Handling frost-damaged soybeans
Soybean producers can try these recommendations to reduce adverse effects of an early frost.
The late planting season has increased the potential for frost damage to occur in soybeans this fall. The following recommendations will help you reduce the adverse impacts if some of your soybean fields are damaged by frost.
Frost-damaged soybeans are generally considered salvageable for grain harvest as long as the plants reached the R6 growth stage at the time the killing frost occurred. The R6 growth stage occurs when the beans completely fill one pod at one of the upper four nodes on the main stem on 50% of the plants in the field. In dense, green soybeans, frost/freeze damage kills the upper leaves but rarely penetrates deeply into the canopy when temperatures remain above 30o F. However, once the upper leaves have been damaged, subsequent freeze events will penetrate deeper into the canopy.
Once the plants reach the R7 growth stage, yield reductions due to frost/freeze injury will be minor. The R7 growth stage occurs when one pod on the main stem has attained its mature color on 50% of the plants in the field.
Frost-damaged beans will probably be wetter than normal and more difficult to thresh. Your first step in adjusting for this condition is to reduce the concave clearance. If acceptable threshing still does not occur, increase the speed of the cylinder/rotor. Make incremental adjustments and check your progress after each adjustment.
Harvest at higher moisture contents
Soybeans that experienced severe frost/freeze damage extending well into the crop canopy will dry down slowly. In this case, avoid significant harvest delays by harvesting frost-damaged fields at moisture levels between 16% and 18%. Data from the University of Wisconsin showed that shatter losses of 0.2 bushels per acre per day occur after the beans reach 16% to 18% moisture. The beans will need to be dried to a safe moisture level for storage (12% for six months).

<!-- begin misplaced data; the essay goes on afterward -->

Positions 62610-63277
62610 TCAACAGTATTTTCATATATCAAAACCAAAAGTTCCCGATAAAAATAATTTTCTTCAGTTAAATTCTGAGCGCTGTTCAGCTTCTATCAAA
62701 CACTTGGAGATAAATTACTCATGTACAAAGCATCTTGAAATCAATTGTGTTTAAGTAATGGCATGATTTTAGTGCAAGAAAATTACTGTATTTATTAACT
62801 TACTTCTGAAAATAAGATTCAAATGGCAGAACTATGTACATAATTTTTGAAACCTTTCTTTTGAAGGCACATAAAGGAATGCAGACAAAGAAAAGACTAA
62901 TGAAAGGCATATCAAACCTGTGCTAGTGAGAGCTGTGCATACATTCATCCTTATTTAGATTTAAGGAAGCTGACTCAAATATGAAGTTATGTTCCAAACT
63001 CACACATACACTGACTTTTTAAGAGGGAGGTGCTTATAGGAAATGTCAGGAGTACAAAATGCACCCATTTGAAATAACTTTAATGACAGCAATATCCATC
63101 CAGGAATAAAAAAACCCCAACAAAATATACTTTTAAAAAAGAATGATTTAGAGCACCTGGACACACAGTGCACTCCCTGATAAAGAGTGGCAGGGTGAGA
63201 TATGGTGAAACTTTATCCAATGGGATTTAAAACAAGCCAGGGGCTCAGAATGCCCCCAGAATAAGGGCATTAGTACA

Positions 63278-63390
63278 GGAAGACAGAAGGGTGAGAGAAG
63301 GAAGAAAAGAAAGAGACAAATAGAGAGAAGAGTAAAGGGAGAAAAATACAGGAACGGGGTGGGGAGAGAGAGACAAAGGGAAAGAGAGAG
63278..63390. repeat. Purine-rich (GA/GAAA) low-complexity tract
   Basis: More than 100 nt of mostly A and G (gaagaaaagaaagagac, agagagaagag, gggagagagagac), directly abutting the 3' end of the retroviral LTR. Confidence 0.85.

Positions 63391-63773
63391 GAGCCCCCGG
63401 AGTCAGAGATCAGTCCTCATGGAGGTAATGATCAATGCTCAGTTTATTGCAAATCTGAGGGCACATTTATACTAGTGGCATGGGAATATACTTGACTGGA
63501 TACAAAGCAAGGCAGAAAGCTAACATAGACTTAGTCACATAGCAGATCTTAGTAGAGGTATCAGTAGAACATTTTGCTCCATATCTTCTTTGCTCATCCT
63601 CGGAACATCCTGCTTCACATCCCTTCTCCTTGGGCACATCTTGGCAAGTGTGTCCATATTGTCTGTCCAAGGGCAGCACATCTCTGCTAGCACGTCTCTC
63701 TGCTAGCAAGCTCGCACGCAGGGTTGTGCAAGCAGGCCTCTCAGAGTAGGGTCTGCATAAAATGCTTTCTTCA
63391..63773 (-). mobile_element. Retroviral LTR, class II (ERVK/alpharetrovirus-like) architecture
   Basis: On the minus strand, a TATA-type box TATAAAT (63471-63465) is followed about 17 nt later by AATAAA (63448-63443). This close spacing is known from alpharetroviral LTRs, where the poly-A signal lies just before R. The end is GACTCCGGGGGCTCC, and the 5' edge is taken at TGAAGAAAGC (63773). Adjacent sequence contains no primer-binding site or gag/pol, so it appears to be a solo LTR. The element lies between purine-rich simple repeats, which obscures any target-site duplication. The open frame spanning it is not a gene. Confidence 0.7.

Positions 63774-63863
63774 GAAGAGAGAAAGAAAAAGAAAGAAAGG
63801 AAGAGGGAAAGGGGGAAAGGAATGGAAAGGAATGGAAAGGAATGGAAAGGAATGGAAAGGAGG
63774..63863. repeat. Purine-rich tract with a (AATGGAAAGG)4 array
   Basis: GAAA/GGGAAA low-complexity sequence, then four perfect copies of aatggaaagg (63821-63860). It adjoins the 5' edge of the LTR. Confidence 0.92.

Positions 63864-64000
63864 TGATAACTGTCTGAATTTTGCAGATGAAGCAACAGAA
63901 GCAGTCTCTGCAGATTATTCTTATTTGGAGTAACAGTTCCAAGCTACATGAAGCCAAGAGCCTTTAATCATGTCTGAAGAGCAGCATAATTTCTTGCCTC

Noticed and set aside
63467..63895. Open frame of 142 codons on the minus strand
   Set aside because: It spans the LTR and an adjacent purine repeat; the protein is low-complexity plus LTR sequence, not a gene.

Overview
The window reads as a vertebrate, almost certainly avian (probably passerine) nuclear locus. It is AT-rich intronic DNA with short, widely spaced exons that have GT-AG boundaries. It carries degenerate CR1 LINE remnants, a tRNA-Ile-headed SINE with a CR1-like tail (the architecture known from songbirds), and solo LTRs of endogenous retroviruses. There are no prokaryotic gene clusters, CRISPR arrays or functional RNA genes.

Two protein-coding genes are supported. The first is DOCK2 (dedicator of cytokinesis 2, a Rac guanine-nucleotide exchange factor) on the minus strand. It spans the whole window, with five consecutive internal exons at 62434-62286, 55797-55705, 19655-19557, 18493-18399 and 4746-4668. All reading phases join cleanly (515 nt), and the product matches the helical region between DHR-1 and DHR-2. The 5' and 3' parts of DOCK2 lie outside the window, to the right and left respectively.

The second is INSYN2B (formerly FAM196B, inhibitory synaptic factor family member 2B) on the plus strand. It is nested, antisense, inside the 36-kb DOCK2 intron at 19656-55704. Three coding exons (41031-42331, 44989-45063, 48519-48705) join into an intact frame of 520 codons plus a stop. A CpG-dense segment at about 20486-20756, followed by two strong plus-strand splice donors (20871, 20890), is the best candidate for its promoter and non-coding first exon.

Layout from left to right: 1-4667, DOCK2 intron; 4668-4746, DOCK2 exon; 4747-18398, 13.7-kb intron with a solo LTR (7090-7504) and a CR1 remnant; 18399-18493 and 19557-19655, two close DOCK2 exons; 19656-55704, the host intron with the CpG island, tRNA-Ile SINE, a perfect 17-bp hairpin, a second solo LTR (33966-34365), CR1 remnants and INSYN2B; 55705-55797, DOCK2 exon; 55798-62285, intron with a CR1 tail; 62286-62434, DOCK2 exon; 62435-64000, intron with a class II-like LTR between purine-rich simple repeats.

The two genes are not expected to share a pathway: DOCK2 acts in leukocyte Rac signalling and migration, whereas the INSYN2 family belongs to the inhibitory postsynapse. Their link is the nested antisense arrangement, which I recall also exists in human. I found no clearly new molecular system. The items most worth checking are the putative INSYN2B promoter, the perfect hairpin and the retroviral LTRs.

Electronic moisture meters will likely be inaccurate and tend to underestimate the moisture levels in green and immature soybeans, so remember to add 1.5 percentage points to the moisture meter readings when testing mixtures of green, immature and mature beans and adjust drying times accordingly. Recheck the moisture content after drying and after a couple days to permit moisture equilibration. In fields where only the upper leaves were damaged by frost, wait and allow the beans to mature and dry to 14% to 15% in the field if possible.
Drying frost-damaged soybeans with ambient air
If only 2 to 3 percentage points of moisture need to be removed, the air temperature is above 60 degrees Fahrenheit and below 75% relative humidity, no heat is required in drying bins equipped with full perforated floors and fans capable of producing 1 to 2 cubic feet per minute per bushel (cfm/bu).
However, drying will occur slowly. Drying times depend on initial moisture content, air flow, grain depth and weather conditions. Continuously run drying fans when the beans are above 15% moisture and the average humidity of the air is below 70% to 75%.
Drying frost-damaged soybeans with a high temperature dryer
Be careful if you plan to dry soybeans in a high temperature dryer because soybeans are more fragile than corn and are normally dried using temperatures below 130 F. Seed coat cracking and split beans increase with increasing temperature. For food grade and seed beans, maintain the relative humidity of the drying air above 40% to protect the integrity of the seed coats and prevent splits, but drying will be extremely slow.
The air relative humidity is cut in half for each 20 degrees that the air is warmed, so keeping the relative humidity above 40% limits the drying temperature to about 20 degrees above outside temperature. Control the heat and humidity of the drying air by using short burner cycles or changing the burner jets.
Store frost-damaged beans
Elevators will discount loads containing green and immature soybeans and, in some cases, may reject entire loads if the damage levels are high. Discounts can be reduced by screening out the small beans, drying the rest to 12% moisture and storing them in aerated bins for a couple months.
This article was originally published in Michigan Soybean News Fall 2019 Vol. 11 Issue 4.
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